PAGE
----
PEOPLE YOU'VE BEEN BEFORE is a fierce and shattering portrait of a couple's 40-year relationship from marriage through divorce and its aftermath.
Tim Jollymore's ambitious book is a day in a life—or better, a life in one day—of novelist Els Mattila who has just completed a new work of fiction. Yet his visiting ex-wife charges that he's simply written a memoir that painfully exposes the addiction, abuse and betrayals of their relationship.
Their galvanizing encounter starts in Els' Manhattan apartment as the couple grapples with their complex and tragic history: a journey from Minnesota to Oakland and Hollywood, California, into a recovery program, and to Els' escape to New York City. Yet at every turn, the reader must decide who is telling the truth.
Wonderfuly written and full of profound observations about life, the purpose of fiction, and the power of redemption, PEOPLE YOU'VE BEEN BEFORE is a beautiful and haunting novel.
NOMINATED for five national Independent Pulblishing Awards!
Reviewed By K.C. Finn for Readers’ Favorite People You’ve Been Before: Not A Memoir is a work of intriguing fiction penned by author Tim Jollymore. The drama centers on a single couple as they meet for one day, recounting the forty years prior in which their married lives blossomed, thrived and ultimately fell apart, along with the major life events that caused those things to happen. Alongside this, central character Els Mattila has written a great work of fiction which his now ex-wife labels a memoir instead. Questions are raised about who really knows the truth in the relationship, and whether a story can ever be called truth or lies depending on whose hands hold the pen.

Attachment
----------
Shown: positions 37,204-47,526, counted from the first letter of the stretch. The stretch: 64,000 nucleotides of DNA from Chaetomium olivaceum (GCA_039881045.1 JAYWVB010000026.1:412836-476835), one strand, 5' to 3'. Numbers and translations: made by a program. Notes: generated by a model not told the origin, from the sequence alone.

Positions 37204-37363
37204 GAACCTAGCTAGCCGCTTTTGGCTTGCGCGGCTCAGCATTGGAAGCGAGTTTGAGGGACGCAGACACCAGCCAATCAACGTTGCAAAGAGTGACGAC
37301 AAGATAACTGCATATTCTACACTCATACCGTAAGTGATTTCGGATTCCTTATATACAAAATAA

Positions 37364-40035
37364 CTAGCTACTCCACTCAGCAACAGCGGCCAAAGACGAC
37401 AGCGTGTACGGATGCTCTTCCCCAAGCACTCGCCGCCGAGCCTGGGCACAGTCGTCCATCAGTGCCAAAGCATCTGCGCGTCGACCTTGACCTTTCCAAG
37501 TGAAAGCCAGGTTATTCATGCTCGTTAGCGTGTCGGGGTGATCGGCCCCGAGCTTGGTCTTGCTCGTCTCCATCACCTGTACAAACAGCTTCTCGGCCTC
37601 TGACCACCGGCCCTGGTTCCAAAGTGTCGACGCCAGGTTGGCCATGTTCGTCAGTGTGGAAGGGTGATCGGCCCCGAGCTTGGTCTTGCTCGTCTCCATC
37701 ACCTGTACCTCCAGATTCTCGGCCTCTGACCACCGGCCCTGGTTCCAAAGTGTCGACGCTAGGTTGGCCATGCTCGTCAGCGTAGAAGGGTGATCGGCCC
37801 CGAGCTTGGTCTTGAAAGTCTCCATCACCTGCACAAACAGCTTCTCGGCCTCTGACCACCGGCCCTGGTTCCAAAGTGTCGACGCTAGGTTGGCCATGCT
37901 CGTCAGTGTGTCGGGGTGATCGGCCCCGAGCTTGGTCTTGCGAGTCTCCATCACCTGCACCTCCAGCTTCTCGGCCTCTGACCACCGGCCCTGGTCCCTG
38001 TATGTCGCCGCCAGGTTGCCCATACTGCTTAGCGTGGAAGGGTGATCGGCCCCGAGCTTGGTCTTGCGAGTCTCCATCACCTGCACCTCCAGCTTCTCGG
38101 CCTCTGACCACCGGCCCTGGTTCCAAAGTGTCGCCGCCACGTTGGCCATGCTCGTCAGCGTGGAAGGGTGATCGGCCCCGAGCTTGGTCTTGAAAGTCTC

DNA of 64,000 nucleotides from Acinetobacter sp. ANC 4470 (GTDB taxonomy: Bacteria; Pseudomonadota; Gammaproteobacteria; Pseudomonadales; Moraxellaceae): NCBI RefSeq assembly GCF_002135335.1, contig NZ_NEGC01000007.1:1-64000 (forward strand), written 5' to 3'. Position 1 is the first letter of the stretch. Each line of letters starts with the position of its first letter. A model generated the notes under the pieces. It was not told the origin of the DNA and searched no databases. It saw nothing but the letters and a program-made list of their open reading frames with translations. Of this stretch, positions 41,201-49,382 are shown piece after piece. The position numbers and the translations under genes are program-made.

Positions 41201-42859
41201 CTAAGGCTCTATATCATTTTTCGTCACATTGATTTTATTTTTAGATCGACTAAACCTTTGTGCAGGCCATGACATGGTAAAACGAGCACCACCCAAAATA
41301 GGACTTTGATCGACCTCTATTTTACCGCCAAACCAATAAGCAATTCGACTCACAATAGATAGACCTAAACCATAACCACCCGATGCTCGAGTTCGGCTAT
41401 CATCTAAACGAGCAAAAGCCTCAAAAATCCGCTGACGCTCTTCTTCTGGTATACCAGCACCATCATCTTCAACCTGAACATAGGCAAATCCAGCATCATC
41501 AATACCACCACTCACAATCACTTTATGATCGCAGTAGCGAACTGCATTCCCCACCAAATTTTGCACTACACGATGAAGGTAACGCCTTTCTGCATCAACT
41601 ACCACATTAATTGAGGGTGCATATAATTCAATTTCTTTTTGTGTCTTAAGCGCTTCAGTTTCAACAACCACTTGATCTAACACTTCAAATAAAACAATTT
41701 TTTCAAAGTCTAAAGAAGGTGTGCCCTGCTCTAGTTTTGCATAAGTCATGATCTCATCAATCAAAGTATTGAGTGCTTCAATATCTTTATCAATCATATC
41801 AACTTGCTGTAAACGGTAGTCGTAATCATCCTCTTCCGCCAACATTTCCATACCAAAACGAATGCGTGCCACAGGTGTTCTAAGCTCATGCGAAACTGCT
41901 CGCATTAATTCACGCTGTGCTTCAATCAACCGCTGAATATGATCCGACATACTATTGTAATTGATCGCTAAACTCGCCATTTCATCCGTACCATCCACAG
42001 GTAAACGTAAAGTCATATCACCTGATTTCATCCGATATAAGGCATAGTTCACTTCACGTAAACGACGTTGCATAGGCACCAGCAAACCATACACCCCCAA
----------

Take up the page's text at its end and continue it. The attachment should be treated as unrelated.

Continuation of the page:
As a work of meta-fiction on the topic of writing, author Tim Jollymore has created a fantastic literary work with some really interesting philosophical considerations about the nature of truth. Els Mattila, the ageing creator of what he calls a fiction ”from memory”, is a really great mirror to hold up to the craft of writing and what it means to take from real life experiences and transform them into fictional moments. The relationship between the central couple of the tale is told episodically, chronicling the twists and turns of Els’s life in particular, and how that led the pair into marital tragedy that they never seemed to recover from. With addiction, shame and turmoil in the mix, there’s also a poignant message about relationships to be discovered. Overall, People You’ve Been Before: Not A Memoir is an excellent and thought-provoking read for literary fiction fans everywhere.